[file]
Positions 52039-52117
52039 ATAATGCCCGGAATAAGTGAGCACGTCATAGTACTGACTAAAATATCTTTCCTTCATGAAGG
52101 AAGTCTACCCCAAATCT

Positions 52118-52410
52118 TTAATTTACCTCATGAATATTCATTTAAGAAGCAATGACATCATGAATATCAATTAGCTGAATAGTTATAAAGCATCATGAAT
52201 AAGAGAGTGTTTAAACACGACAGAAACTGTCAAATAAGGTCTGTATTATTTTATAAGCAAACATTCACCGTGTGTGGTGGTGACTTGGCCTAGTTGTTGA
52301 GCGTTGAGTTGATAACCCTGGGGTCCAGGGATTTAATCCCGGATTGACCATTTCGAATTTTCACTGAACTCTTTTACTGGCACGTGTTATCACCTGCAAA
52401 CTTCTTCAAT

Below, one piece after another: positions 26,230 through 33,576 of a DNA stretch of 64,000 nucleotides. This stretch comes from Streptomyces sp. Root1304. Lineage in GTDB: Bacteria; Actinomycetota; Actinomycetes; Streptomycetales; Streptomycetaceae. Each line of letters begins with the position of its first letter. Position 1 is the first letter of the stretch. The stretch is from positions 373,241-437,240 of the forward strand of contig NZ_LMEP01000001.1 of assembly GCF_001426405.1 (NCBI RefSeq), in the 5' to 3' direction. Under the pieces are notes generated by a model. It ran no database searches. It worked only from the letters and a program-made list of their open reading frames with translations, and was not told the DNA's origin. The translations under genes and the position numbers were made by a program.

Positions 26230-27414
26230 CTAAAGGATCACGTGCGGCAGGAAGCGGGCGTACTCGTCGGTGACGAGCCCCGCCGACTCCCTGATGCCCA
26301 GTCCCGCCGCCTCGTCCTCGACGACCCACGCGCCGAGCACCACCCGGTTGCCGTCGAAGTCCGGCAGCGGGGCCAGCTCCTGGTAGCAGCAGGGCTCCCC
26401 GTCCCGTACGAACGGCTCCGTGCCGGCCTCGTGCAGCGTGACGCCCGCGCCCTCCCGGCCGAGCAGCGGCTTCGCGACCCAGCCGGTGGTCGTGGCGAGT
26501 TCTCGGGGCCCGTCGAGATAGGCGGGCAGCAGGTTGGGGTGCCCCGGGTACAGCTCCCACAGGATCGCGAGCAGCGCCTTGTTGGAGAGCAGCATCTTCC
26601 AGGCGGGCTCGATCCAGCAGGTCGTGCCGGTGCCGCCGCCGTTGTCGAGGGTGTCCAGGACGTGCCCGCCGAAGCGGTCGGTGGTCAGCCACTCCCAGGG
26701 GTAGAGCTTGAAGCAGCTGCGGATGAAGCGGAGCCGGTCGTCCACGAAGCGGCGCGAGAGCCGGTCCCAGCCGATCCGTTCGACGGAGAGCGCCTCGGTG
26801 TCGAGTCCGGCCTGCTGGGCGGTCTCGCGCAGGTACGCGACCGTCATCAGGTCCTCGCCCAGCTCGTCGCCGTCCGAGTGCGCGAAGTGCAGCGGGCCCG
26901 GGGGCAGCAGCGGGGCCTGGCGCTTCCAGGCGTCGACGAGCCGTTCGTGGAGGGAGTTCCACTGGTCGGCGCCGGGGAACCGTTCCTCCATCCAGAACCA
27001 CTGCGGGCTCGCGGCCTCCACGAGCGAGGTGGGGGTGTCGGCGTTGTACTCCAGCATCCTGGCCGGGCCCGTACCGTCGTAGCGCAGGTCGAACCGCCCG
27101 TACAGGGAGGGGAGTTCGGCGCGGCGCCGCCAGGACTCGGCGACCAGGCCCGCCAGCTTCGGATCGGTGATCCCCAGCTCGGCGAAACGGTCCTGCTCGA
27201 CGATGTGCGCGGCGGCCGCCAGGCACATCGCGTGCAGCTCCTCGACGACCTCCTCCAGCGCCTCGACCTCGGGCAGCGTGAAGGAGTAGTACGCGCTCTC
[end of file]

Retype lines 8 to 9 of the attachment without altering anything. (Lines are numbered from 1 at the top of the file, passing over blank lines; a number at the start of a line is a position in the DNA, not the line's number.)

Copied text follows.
52401 CTTCTTCAAT

Below, one piece after another: positions 26,230 through 33,576 of a DNA stretch of 64,000 nucleotides. This stretch comes from Streptomyces sp. Root1304. Lineage in GTDB: Bacteria; Actinomycetota; Actinomycetes; Streptomycetales; Streptomycetaceae. Each line of letters begins with the position of its first letter. Position 1 is the first letter of the stretch. The stretch is from positions 373,241-437,240 of the forward strand of contig NZ_LMEP01000001.1 of assembly GCF_001426405.1 (NCBI RefSeq), in the 5' to 3' direction. Under the pieces are notes generated by a model. It ran no database searches. It worked only from the letters and a program-made list of their open reading frames with translations, and was not told the DNA's origin. The translations under genes and the position numbers were made by a program.